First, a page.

As a hockey game finished up at Reilly Memorial Rink in Brighton Monday night, 40 sneaker-clad co-eds in brightly colored shirts took over the ice. They looked ready for a scrimmage.

The name of the game? Broomball.

It’s one of nearly two dozen sports offered to adults by a handful of sports leagues around Boston. Looking for a little competition? Check out the hockey, basketball or softball leagues. Broomball tends to be a little more laid back.

The fast moving, 40-minute games consist of a couple dozen people sliding around the ice in shoes chasing after a big orange ball with rubber sticks.


“It’s a little silly,” said ref Dan Deruvo, who likened the sport to hockey — with a few variations. “It’s about being social, having fun and then heading to the bar after to have some drinks together.”

Broomball is one of the “quirkier” sports offered by Social Boston Sports, a company that organizes games and leagues for its 18,000 active members. Besides the classics like volleyball and bowling, participants can join corn hole leagues, dodgeball, kickball and inner tube water polo, if you’re into that kind of thing.

The leagues at Social Boston Sports are tailored to young professionals. They take place after work, most of the leagues are co-ed and drinks are usually included.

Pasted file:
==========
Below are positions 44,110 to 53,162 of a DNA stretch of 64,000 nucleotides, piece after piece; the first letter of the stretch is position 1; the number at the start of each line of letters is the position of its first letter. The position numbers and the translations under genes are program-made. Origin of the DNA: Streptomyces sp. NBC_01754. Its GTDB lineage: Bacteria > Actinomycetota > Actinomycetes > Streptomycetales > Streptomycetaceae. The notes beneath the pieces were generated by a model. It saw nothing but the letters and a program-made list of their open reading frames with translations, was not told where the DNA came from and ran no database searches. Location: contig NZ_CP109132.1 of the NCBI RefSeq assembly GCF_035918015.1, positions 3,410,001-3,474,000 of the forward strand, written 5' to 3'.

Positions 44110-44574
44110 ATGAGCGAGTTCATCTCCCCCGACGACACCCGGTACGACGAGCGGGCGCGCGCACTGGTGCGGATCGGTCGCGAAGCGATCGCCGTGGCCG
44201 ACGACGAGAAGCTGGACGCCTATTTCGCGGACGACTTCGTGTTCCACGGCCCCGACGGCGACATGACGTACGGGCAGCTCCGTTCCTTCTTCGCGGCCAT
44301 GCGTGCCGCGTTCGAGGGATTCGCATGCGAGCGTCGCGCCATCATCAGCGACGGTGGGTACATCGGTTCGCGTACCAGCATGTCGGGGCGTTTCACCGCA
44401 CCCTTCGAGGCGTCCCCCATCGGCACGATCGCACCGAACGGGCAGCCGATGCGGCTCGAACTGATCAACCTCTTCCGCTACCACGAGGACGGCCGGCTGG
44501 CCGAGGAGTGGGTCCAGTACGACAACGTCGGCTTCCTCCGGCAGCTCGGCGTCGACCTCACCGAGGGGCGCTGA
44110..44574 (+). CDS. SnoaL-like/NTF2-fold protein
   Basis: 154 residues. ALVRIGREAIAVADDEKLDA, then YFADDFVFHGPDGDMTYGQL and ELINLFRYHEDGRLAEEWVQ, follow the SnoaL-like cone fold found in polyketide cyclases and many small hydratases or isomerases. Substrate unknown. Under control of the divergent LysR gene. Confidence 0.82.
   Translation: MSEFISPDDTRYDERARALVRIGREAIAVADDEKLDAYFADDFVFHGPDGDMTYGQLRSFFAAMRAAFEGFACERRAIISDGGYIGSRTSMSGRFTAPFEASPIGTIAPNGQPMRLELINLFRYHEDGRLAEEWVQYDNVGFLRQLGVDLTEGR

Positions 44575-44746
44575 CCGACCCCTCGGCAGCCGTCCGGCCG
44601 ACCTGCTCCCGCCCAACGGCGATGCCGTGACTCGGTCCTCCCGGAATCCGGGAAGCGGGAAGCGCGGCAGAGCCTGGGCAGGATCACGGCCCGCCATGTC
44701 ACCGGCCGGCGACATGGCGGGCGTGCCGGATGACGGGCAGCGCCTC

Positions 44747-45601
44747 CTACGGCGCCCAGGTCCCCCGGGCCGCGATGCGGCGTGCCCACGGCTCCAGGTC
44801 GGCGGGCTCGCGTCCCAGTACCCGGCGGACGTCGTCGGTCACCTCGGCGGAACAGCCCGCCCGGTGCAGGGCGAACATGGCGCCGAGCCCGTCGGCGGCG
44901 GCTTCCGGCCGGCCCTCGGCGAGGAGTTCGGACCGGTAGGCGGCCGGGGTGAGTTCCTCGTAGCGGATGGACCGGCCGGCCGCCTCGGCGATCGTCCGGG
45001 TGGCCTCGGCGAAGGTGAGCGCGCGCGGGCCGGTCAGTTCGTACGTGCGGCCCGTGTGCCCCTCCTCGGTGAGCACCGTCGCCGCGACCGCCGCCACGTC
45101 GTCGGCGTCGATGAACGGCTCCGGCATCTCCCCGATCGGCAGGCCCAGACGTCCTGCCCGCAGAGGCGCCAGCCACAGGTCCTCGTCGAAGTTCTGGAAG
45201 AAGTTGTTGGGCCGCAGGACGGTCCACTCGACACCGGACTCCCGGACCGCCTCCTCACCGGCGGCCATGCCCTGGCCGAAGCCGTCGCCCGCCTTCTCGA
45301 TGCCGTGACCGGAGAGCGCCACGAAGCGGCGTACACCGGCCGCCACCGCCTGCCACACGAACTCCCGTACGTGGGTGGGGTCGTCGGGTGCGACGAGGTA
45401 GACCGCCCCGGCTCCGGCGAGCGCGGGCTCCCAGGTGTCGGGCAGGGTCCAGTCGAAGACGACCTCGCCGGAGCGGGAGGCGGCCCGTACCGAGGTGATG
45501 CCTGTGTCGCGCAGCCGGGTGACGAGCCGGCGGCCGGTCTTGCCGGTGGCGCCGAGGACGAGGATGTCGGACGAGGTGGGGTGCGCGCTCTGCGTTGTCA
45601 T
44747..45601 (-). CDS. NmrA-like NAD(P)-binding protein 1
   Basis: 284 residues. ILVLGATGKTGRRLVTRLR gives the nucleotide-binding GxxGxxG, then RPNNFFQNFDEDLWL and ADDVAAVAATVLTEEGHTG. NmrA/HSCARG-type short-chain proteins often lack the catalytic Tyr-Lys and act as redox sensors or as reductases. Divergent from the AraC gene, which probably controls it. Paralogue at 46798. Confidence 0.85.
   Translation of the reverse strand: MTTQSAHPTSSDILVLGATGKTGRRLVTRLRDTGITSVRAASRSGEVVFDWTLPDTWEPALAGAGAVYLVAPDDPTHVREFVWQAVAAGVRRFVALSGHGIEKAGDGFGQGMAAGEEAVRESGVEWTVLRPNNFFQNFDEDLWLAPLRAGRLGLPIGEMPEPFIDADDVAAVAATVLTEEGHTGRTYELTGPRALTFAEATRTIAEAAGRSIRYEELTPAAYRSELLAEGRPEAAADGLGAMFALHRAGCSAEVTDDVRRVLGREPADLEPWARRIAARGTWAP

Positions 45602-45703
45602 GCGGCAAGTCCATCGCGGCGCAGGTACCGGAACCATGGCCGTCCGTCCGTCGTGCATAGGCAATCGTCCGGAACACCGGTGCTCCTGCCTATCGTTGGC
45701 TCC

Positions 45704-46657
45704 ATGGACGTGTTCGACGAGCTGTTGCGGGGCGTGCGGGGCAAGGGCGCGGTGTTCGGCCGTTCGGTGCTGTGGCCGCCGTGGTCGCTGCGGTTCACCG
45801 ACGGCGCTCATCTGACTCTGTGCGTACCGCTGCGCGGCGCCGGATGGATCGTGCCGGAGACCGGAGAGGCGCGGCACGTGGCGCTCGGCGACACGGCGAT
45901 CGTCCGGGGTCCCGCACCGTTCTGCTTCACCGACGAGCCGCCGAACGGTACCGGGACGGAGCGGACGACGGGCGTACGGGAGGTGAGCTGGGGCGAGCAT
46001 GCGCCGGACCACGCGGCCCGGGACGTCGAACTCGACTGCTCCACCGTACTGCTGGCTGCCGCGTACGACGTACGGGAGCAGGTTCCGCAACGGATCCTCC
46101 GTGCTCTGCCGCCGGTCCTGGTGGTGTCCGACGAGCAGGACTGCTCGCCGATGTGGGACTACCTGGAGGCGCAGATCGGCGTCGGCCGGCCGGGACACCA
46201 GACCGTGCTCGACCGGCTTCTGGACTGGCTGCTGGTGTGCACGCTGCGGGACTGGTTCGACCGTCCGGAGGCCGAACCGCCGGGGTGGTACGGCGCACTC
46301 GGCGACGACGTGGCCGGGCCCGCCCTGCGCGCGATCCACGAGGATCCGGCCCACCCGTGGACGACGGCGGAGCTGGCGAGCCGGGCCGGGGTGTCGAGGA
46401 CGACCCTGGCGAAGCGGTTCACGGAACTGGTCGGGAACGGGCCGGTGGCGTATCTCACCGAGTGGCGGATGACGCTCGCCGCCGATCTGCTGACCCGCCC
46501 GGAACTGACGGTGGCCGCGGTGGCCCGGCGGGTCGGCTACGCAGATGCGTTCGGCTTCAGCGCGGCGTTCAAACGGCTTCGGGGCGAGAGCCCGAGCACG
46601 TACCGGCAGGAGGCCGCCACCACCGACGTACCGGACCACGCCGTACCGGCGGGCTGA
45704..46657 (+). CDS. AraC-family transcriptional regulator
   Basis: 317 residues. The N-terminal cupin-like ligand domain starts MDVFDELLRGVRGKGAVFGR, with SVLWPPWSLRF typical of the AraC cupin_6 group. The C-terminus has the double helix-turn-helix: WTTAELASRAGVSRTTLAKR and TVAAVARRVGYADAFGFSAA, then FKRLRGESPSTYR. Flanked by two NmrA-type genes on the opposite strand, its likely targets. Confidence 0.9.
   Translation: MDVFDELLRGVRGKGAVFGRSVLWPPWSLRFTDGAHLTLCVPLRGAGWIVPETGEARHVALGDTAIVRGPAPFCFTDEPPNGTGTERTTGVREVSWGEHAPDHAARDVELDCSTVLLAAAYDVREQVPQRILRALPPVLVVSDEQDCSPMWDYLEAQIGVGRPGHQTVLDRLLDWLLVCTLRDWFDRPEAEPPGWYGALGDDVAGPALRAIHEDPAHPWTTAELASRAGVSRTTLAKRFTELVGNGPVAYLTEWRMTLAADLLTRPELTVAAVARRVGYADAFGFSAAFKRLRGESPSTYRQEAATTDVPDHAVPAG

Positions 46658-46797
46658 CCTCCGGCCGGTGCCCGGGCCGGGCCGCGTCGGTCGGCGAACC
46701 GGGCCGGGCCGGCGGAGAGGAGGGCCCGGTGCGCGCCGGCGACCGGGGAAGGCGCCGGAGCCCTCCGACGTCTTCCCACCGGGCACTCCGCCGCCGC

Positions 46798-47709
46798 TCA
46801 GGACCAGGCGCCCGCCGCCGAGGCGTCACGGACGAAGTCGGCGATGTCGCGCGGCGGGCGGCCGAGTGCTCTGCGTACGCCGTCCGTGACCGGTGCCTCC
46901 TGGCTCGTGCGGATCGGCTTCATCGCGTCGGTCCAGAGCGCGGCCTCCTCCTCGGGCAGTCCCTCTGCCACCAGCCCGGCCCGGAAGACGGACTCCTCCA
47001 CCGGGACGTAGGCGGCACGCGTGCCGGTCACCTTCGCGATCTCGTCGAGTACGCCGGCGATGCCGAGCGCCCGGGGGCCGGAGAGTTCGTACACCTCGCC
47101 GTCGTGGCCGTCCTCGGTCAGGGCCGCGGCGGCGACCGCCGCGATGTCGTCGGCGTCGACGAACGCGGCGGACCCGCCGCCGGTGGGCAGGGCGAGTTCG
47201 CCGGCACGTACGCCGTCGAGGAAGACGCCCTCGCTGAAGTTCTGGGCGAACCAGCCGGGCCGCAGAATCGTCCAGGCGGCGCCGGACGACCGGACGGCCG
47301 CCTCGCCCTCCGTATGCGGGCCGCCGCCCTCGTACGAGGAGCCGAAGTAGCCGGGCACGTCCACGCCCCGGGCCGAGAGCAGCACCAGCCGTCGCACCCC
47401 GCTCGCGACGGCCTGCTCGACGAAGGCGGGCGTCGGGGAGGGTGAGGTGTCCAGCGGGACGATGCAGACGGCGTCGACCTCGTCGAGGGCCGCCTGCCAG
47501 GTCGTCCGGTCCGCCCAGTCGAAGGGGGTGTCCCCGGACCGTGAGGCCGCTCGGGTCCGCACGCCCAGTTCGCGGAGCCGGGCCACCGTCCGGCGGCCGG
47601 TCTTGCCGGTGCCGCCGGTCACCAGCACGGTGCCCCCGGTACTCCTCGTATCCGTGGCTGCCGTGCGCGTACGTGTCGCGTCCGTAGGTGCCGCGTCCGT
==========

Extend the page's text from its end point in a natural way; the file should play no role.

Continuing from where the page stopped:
“We started SBS to create a community in Boston that would allow us and others to continue having the same fun you had in college while meeting other awesome people and new friends throughout the city,” said Jason Obey, a Bentley graduate who founded the company with friends 10 years ago.

For a lot of young people who work and live in Boston, it’s become a resource to meet people and have a little fun.

“Sports break down barriers. Everyone is equal on the playing field, so it’s a really good way for people to organically meet one another,” Maggie Walsh, communications director, said.

When Brianna Allison, a 26-year-old accountant from New Hampshire moved to Somerville in July, it was a way for her to connect with her community and make friends in a new city.

“It’s a good way to be active and meet new friends,” she said. Allison plays softball, broomball and bowls with Boston Social Sports.

Melissa Kosztowny and Colin Parmalee of Brighton met playing broomball as free agents two years ago. They linked up with a couple of friends and now play together on their own team. Social Boston Sports allows players to sign up as singles, small groups or whole teams.

All the Social Boston Sports leagues benefit from sponsorships with local bars. On game nights throughout the seven-week seasons, players will get hooked up with cheap drinks or discounted apps, Walsh said. All the teams hang out together, further emphasizing the social aspect of the sports.

Some of the leagues at Social Boston Sports can take a more competitive edge, Walsh said. The company recently introduced an advanced volleyball league to satisfy the more diehard athletes in the community, she said.

“We try to have something for everyone,” Walsh said.

Social Boston Sports isn’t the only game in town, though. Various other adult sports organizations offer everything from pickup hockey leagues to singles-only meet ups to ski vacations. Like Social Boston, Singles Sports League, Hub Sports Boston and Boston Ski and Sports Club all offer rolling registrations on day and league activities year round.

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